The island of Nauru – situated some 300 km due west of its closest neighbours (the islands of Banaba and Maketea), in the solitary waters of the South Pacific – is a mere 21 km2 and home to 13,500 inhabitants.
Having been continually governed by a variety of countries, Nauru gained its independence in 1962, at which time it was once again given control of its economy and the subsequent power of the phosphate export business – the island's main economic artery.
To have such responsibility was unfamiliar territory for the islanders. The last time that they had control over their country the economy looked very different to the flourishing business that was now placed into their hands. Wealth was freely scattered across the island. Families imported top-of-the-range speedboats, BMW’s and Cadillac’s which, given that Nauru only has 32 km of driveable surface, were somewhat curious luxuries. But this period of prosperity wasn’t without consequence – poor management and excessive excavation of the island’s phosphate stocks also meant the rapid loss of precious resources.
Nauru’s economy came to a sudden halt. Owing to a variety of excessively poor investments – including overseas properties and London musicals – together with years of lavish spending, Nauru found itself stripped of its wealth. At its peak in 1991, Nauru’s economy was worth a staggering AUS$1,300 million (US$900 million). By 2002, this valuation plummeted to AUS$138 million (US$95 million).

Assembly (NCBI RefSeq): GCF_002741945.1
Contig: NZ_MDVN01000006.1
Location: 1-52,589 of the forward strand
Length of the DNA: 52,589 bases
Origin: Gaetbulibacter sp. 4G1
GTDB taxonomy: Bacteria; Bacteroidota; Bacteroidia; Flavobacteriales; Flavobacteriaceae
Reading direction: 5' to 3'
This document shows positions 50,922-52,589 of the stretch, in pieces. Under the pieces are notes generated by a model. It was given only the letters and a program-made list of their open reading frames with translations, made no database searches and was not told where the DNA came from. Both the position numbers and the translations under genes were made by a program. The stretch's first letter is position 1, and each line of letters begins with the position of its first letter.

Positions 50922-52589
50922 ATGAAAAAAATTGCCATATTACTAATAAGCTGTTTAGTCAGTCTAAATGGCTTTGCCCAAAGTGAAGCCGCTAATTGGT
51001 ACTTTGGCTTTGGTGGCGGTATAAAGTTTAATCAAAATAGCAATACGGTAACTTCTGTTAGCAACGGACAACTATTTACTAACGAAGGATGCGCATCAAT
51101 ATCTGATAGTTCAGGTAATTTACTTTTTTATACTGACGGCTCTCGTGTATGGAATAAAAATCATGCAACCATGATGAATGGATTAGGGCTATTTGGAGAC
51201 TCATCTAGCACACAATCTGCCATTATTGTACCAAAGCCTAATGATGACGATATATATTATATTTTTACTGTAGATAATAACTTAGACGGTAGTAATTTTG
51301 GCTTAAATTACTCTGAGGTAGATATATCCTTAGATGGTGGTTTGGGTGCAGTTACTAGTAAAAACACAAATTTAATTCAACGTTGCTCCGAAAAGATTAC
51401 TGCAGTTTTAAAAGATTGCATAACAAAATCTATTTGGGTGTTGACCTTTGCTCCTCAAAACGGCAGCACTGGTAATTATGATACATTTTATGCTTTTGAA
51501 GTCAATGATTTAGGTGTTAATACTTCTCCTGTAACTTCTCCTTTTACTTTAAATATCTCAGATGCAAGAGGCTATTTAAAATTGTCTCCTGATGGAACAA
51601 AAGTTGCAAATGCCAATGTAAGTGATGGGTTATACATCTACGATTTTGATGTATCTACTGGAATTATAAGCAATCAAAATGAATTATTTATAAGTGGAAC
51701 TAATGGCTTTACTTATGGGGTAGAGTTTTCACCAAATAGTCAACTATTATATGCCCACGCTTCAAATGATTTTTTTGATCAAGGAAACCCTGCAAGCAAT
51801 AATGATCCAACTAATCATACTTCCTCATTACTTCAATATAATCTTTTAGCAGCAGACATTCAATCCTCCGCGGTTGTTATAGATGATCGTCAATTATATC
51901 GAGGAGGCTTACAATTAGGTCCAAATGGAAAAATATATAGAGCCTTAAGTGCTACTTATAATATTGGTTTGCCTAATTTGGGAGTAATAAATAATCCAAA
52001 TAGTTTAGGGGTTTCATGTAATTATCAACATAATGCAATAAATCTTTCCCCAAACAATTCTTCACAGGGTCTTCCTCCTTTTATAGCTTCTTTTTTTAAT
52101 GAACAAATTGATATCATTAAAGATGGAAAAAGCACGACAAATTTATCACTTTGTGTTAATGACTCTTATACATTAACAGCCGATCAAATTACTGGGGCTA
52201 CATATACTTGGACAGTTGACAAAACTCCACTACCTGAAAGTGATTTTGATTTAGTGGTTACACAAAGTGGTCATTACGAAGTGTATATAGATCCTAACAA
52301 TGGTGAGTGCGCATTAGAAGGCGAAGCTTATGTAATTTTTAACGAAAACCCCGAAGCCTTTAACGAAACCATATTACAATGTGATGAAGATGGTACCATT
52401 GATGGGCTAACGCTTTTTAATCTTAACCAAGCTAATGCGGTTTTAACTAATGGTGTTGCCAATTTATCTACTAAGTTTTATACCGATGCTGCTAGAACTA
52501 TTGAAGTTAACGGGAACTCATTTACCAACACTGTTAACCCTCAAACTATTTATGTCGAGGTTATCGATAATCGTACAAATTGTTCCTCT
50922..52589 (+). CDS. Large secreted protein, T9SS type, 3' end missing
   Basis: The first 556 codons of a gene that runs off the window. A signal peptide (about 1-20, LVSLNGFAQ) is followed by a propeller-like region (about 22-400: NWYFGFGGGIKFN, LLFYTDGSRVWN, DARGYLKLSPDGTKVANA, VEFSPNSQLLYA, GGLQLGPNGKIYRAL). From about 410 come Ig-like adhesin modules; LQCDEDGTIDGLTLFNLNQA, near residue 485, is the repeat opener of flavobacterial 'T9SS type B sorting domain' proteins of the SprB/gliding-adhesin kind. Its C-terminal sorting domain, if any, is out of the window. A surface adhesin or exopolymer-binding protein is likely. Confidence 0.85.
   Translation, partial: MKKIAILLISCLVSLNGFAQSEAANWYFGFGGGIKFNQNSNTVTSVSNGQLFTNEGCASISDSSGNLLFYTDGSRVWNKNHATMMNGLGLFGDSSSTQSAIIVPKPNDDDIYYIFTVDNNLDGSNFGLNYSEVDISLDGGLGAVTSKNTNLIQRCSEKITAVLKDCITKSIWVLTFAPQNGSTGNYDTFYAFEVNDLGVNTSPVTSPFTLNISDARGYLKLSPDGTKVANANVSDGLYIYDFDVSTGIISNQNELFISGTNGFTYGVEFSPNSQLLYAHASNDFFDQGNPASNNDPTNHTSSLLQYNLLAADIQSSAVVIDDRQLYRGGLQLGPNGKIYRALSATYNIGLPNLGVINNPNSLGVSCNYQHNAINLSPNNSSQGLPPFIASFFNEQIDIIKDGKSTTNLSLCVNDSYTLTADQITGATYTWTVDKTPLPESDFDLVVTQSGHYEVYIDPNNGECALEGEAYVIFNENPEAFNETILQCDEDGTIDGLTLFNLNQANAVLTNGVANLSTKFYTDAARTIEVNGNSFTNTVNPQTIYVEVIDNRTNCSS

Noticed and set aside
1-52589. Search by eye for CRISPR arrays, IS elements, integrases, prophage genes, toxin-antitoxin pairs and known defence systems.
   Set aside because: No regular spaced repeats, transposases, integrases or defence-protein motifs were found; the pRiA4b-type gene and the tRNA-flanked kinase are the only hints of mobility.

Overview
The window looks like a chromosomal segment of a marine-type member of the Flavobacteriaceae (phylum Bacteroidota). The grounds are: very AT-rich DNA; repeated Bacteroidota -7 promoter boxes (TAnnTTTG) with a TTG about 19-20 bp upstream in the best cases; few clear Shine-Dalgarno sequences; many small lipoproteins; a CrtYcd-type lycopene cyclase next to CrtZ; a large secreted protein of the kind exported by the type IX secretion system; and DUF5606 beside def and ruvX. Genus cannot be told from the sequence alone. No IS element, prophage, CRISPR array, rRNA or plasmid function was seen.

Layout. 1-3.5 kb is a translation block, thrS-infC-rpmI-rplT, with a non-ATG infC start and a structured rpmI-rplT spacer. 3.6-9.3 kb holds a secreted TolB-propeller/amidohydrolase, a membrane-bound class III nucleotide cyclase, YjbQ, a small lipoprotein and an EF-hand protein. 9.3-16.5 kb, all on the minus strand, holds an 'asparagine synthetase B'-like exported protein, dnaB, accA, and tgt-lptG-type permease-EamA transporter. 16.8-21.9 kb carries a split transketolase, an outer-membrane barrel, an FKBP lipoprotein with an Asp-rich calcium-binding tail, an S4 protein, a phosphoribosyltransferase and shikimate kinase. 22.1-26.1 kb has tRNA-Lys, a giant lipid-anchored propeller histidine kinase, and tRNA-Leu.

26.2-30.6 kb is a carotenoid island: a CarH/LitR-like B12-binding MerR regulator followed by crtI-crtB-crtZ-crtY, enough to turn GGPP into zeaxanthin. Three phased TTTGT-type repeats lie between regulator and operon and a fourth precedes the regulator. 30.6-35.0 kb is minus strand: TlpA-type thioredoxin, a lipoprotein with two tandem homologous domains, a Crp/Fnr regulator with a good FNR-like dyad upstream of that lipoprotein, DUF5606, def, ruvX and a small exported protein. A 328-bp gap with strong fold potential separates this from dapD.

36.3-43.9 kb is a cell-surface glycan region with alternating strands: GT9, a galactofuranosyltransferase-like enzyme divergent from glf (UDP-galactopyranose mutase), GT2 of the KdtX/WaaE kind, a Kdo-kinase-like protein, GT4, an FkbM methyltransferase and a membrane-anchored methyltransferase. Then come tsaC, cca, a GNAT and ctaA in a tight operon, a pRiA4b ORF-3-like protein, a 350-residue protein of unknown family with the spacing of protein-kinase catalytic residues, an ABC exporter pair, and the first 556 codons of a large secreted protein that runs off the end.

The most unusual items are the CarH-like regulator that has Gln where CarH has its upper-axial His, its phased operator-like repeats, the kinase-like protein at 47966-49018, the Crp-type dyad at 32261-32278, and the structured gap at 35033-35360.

Since 2002, in an attempt to maintain economic balance, Nauru had been housing asylum seekers on behalf of Australia in exchange for receiving aid packages. However, in early 2008 with Kevin Rudd elected as the new Australian prime minister, Nauru’s aid program was terminated. The asylum seekers were removed from the island but Nauru’s economic crisis and inhabitants remained.
Walking around the island, it is difficult to imagine how glorious Nauru may have looked in its heyday. No longer do luxurious vehicles cruise the short stretch of road. Houses are decaying and hungry for repair. Rubbish and packs of stray dogs litter the streets and the centre of the island appears crater-like – scarred from years of exploitation of its phosphate.
During the peak of its wealth, Nauru could boast two cinemas, a radio station and several local television broadcast stations – providing the inhabitants with entertainment throughout the sweltering days. Not one of these has survived the economic downturn. With the continued misfortune of Nauru, it’s difficult to imagine how the island can survive for future generations. Yet, despite having a decrepit economy, there is one thing that the Nauruans are wealthy in and that is hope.
Add this page to your favorite Social Bookmarking websites